From the Pastor

Following Jesus Together - October 14, 2021

Dear Friends,

For the next couple of weeks Pastor Jim will be working through Romans 3 and 4, teaching about the essential and life-changing doctrine of justification by faith. So let’s start thinking about it now.

Martin Luther (German 16th century monk) famously said something like this: “The doctrine or teaching by which the church stands or falls is justification. It’s so wonderful and important that this doctrine cannot be studied enough or too deeply.”

We haven’t said what justification is yet. But let’why this doctrine matters so much to the Christian life:

Dr. Martyn Lloyd Jones was an influential Welsh Bible teacher and pastor in London for 30 years, starting in 1939, during World War II. He said that lots of people would come into his office for counseling and pastoral care. And he would ask, “Are you a Christian?” Often their reply was, “I’m trying.”

Jones would fire back, “Well, which is it? There is no trying to be a Christian. You either are or you are not.”

To use the language of the Bible, “You are either in the kingdom of light or enslaved in the kingdom of darkness. You are either justified by God or you are condemned by God.”

“I’m trying” on the surface sounds humble, like I haven’t arrived yet. To which we can say, “Join the club! No one in the church has arrived. The church is a hospital for sinners, not a museum for saints.” 
But “I’m trying” reveals a heart that still believes I have to do more to get God to accept me. 
“I’m trying” forgets Jesus words in John 3:16-18, that whoever believes in Him, is not condemned.” Go look it up!
“I’m trying” doesn’t yet understand what it means to be justified by God’s grace as a gift. (Romans 3:23-25)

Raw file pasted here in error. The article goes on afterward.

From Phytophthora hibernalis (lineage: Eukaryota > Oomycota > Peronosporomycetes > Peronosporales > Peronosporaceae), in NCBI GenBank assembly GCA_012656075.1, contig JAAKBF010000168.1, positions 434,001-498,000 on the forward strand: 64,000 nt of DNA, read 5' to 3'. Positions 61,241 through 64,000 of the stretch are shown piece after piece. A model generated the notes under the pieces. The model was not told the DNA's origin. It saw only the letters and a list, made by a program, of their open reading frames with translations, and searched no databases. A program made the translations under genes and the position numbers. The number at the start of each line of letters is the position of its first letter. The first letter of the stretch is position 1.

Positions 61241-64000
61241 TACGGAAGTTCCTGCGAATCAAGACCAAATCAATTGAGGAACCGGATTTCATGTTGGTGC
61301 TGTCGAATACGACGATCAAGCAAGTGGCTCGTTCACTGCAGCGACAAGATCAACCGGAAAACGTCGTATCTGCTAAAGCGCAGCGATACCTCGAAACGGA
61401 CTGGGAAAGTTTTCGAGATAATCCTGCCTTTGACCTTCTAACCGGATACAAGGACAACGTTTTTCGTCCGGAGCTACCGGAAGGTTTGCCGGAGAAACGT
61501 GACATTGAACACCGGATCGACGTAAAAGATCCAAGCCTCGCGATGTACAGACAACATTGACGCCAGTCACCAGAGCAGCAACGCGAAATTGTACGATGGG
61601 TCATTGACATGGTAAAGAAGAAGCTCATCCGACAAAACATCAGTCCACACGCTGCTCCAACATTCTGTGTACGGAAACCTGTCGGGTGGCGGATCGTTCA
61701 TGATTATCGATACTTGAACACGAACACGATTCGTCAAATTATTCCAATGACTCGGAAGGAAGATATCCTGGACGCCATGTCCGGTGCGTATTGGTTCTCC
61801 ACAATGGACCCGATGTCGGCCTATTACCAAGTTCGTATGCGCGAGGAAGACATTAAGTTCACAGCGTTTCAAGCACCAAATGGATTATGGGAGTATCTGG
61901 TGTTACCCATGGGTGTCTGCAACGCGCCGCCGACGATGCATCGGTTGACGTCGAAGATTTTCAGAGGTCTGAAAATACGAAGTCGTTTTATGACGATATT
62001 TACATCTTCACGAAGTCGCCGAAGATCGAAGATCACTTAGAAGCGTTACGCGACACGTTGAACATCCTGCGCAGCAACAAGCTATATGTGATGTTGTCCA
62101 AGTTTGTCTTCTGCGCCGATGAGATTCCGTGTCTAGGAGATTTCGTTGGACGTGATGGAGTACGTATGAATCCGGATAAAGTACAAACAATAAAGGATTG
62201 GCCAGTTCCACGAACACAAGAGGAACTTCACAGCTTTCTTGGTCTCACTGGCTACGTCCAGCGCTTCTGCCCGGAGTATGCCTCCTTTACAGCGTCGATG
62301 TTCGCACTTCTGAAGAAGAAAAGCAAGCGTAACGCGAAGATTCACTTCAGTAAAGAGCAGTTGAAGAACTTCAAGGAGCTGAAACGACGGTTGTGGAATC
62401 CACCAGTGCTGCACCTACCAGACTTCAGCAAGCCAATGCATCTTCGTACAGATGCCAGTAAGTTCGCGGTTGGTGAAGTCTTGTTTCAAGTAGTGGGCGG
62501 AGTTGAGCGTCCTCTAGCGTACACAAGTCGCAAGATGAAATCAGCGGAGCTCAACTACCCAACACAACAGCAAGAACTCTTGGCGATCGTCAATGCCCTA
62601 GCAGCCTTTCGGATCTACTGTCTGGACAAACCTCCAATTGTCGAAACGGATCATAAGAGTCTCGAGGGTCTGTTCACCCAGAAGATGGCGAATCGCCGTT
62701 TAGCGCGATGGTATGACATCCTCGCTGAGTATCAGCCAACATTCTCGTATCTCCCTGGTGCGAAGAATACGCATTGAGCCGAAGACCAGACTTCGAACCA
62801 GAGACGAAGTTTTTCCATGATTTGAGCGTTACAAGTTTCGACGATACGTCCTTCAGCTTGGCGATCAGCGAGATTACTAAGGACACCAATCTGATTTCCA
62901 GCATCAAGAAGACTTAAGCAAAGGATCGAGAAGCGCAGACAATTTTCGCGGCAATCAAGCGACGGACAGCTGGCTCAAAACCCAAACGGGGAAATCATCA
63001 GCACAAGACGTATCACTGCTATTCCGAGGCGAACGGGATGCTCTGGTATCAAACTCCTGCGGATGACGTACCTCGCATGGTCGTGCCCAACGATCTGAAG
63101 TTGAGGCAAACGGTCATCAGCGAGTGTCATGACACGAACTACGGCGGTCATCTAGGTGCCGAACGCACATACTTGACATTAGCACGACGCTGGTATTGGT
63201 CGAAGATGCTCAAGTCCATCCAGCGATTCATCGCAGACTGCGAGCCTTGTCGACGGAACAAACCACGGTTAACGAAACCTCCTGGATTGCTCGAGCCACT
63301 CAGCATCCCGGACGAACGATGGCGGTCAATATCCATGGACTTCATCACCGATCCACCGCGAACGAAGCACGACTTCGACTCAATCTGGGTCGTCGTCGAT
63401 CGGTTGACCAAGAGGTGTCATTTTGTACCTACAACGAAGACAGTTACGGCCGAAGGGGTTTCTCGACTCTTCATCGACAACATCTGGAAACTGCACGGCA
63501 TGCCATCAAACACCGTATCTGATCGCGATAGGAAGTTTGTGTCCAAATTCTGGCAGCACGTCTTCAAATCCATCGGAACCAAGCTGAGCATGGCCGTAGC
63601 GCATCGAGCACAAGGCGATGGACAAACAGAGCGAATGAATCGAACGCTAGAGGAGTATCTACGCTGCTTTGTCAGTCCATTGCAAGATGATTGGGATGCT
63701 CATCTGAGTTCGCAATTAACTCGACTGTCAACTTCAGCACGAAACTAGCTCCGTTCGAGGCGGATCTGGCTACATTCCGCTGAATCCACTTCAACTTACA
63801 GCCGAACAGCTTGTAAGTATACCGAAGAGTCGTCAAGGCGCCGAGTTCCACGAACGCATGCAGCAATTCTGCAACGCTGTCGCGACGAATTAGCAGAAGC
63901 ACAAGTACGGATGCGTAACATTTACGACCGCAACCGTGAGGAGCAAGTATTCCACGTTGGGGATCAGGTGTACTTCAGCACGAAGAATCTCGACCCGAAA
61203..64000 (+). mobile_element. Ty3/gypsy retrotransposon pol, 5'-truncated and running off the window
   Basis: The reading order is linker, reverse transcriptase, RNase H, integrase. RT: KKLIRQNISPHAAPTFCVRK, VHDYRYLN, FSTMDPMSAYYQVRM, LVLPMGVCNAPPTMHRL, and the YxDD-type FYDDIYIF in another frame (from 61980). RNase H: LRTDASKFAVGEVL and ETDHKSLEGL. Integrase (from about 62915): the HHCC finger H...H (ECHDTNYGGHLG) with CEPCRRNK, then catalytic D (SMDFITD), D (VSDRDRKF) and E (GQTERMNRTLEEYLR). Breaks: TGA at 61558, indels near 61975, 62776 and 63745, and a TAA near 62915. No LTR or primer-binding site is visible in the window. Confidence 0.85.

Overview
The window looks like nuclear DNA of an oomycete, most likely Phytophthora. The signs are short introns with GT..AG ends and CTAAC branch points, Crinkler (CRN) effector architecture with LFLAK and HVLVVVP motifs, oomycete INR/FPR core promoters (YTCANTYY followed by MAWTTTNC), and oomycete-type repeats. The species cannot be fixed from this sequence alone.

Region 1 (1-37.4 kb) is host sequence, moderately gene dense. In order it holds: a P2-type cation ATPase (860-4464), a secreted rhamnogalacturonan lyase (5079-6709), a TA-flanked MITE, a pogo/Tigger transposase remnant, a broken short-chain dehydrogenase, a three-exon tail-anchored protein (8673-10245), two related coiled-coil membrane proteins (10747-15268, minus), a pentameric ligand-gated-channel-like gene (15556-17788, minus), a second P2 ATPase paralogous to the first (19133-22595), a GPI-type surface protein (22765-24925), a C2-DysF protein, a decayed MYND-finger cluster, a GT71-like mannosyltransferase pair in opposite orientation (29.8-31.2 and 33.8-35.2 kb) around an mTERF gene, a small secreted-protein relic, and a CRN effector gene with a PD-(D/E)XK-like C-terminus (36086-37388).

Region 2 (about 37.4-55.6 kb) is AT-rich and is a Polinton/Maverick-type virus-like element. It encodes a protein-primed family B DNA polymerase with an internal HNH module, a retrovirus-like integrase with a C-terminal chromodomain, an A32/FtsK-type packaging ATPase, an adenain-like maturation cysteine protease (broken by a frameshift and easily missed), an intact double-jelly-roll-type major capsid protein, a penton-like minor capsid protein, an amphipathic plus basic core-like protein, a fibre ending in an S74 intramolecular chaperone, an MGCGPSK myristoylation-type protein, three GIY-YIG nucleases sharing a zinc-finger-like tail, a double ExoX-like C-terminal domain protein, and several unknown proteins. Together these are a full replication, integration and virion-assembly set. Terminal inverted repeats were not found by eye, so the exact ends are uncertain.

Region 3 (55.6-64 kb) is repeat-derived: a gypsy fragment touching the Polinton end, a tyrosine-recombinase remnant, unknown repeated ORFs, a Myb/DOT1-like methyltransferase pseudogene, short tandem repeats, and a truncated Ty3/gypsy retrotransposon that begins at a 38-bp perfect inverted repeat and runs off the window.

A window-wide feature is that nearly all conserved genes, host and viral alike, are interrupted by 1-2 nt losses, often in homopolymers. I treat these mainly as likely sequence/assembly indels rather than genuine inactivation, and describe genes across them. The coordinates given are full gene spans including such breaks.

“I’m trying” corrupts Christianity into another form of good advice rather than what the Bible says Christianity is: good news. 

So we need a continue rediscovery of this doctrine of justification by faith alone in Christ alone. This gift puts to death the “I’m trying” forms of Christianity. What is justification by faith alone? It’s answering the question of how am I accepted by God? 

I’ll leave you to meditate on the words of the Heidelberg Catechism question 60, which sums up the Bible’s teaching beautifully: How are you righteous before God?

Only by true faith in Jesus Christ.
Although my conscience accuses me that I have grievously sinned against all God's commandments,
have never kept any of them, 
and am still inclined to all evil, 
yet God, without any merit of my own, out of mere grace, imputes to me 
the perfect satisfaction, 
and holiness of Christ. 
He grants these to me 
as if I had never had nor committed any sin,
and as if I myself had accomplished all the obedience which Christ has rendered for me, 
if only I accept this gift with a believing heart.

All the Scripture references can be found here:

What does God see when He looks at you in Christ? Blameless, holy, beloved, obedient just as Jesus is. Because we are justified God treats us as if we had never sinned and have perfectly obeyed. Justification by faith is the anchor, the one-time, forever, act of His free grace. 

Try it this week – ask someone what they think Christianity is about? Perhaps you will have an opportunity to explain the wonder of being justified by grace alone. 

See the “I’m trying” nailed to Jesus’ cross who said, “It is finished.”